At the Center for Strategic Philanthropy, we’ve worked with philanthropists at all stages of their giving to ensure that their giving is focused, intentional, and that it’s making the impact they wish to achieve.
The philanthropic realm has an abundance of advice about what to consider and how to get started on your personal philanthropic journey, which in and of itself can be confusing or even contradictory. Some themes have emerged from our own history of working with individual and family philanthropists. For those getting started on their philanthropic journey, here are some tips that may be a bit surprising but can nonetheless make all the difference in maximizing the full value of your philanthropic capital.
Give Outside Your Comfort Zone
Emerging philanthropists often begin their charitable giving with what is familiar or feels low-risk, such as an alma mater, or their child’s school. Other typical recipients include hospitals and museums. These establishments are sometimes considered “safe bets” in philanthropy. But compared to social and environmental justice organizations for example, institutions such as these typically have large funding reserves. They also primarily serve wealthy donors and their kin. True strategic philanthropy occurs when donors evolve from reactionary giving to a more intentional, discerning, and impact-focused channeling of resources.
In order to branch out from supporting known nonprofits within one’s familiarity or typical cause of interest, a donor must actively seek new information, recommendations, and referrals from sources beyond one’s immediate network. Consider looking to intermediaries such as Blue Meridian Partners, Tipping Point Community, Robin Hood Foundation, Co-Impact, and New Profit to provide a valuable pipeline of pre-vetted, changing-making nonprofits. Funding unfamiliar organizations necessitates a degree of risk tolerance, but it is a helpful practice that promotes the diffusion of philanthropic resources beyond a donor’s everyday footprint.
Your children may even serve as role models to help move your philanthropy outside your comfort zone. “Next gen” philanthropists often are more inclined to support less established organizations and engage in new forms of social impact, such as social entrepreneurship and impact investing. This younger cohort also tends to prioritize making charitable commitments over their lifetime rather than preserving their wealth. Given today’s pressing social and environmental needs, these practices are worth emulating.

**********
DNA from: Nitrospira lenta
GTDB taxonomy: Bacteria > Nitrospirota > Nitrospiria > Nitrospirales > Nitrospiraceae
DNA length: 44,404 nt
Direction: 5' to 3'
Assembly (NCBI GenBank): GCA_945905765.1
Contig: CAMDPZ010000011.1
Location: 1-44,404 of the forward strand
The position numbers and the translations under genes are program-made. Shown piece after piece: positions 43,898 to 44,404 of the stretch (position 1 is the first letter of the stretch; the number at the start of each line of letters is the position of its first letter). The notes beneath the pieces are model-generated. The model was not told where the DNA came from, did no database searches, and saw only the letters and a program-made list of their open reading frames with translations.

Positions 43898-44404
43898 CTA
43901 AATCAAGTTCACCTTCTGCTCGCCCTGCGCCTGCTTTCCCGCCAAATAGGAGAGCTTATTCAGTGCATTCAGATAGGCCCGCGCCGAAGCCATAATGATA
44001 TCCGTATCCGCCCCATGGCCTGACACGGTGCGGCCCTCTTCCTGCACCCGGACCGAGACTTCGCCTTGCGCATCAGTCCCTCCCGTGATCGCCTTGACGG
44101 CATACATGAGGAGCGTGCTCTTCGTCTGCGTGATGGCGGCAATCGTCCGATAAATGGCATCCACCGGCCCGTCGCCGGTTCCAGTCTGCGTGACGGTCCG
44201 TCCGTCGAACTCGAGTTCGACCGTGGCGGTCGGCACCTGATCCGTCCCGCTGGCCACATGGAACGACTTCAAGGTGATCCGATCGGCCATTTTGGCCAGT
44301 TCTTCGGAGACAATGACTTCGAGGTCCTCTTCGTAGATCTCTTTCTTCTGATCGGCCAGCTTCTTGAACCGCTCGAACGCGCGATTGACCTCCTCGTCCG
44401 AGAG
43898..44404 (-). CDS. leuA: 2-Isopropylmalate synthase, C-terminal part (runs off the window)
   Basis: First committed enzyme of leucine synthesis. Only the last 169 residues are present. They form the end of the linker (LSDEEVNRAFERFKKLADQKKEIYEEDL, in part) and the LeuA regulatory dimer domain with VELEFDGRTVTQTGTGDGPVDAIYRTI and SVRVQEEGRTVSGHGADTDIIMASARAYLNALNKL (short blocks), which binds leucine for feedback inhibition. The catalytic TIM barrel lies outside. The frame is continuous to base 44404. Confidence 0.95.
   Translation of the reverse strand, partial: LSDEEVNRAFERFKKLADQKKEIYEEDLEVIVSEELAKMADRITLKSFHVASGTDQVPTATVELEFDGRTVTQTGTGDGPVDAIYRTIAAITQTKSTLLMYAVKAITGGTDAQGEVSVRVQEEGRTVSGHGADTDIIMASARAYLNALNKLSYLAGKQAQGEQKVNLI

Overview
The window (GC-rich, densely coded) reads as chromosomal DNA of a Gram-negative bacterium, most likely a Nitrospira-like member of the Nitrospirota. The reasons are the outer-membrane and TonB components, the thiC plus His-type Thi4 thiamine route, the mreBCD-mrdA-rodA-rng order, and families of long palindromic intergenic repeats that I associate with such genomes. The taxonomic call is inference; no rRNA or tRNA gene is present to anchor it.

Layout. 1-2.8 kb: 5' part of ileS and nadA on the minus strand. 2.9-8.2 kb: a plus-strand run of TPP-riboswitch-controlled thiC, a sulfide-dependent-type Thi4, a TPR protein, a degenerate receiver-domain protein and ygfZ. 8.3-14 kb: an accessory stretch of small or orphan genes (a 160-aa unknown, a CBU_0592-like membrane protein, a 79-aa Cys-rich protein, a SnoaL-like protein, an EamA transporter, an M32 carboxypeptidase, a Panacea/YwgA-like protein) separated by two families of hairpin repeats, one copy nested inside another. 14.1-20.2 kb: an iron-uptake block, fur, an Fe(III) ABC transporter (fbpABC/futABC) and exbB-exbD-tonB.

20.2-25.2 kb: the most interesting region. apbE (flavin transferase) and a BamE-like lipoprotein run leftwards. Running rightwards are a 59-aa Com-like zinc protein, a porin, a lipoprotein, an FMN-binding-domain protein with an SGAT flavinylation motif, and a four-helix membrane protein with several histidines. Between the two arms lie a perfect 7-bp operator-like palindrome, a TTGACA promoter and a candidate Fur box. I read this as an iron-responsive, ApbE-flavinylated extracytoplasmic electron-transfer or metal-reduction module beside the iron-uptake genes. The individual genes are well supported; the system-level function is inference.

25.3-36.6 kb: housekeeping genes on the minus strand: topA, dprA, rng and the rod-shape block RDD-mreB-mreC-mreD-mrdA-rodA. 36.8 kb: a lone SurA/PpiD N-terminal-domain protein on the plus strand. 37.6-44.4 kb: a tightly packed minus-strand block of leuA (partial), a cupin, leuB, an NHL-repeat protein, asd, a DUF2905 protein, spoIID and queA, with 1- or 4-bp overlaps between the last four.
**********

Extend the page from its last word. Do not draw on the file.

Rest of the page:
Mobilizing transformative change takes time and often requires investments that may not seem particularly exciting to a donor. A nonprofit’s operational needs must first be met before it can successfully carry out programmatic work to achieve its desired impact. Thus, supplying general operating funds rather than project support is a key way for philanthropists to prepare the groundwork for true social or environmental progress. Donors should also consider paying the full cost of an organization’s endeavors, to circumvent the “nonprofit starvation cycle.”
Philanthropists can follow specific guidelines to promote capacity building among the charities that they support. For instance, they could commit at least 1% of their net worth toward building nonprofit infrastructures, including technology platforms and databases. In addition, 10% of one’s philanthropic contributions could be allocated for research and analysis, to help support nonprofits’ measurement, evaluation, and learning processes. These benchmarks provide possible paths to follow when determining the funding activities of your personal philanthropy.
Donating to a nonprofit is not the only way to advance a social or environmental impact agenda. With evolving practices such as impact investing and hybrid gifts, the very concept of philanthropy is expanding. Consider the full spectrum of your potential philanthropic portfolio, which can consist of traditional grants and charitable donations, but also loans and even equity in social enterprises.
Philanthropists can amplify their impact by leveraging their capital to attract additional resources to a cause. Research indicates that donor matching increases both the participation and revenue generated for charitable campaigns using this tactic versus those that do not. Of note, this is evident when the donor match is at a rate of 1:1, but raising the ratio to 2:1 or 3:1 has no additional effect.
Philanthropists can also fund a diverse set of change-making efforts, including coalition building, grassroots organizing, awareness-raising and education campaigns, nonprofit leadership development, and advocacy, to name a few.
Give Voice to Others
Elevating the voices of beneficiaries and incorporating their input is a key practice in order to better ensure a desired outcome. Philanthropists should listen to those with lived experience and support entities that do the same. This feedback loop is critical to ensure true and lasting progress.
Traditionally underrepresented and marginalized populations should be part of the co-creation and decision-making processes for programs targeting them. Whenever possible, philanthropists should cede both power and resources to these individuals in order to facilitate true inclusion and collaboration. There is no other group closer to the cause – and more crucial for instilling change.
Original contribution by Melissa Stevens, Executive Director, Milken Institute Center for Strategic Philanthropy.
If you are looking for more articles and resources for Impact Philanthropy, take a look at these Giving Compass selections related to impact giving and Impact Philanthropy.
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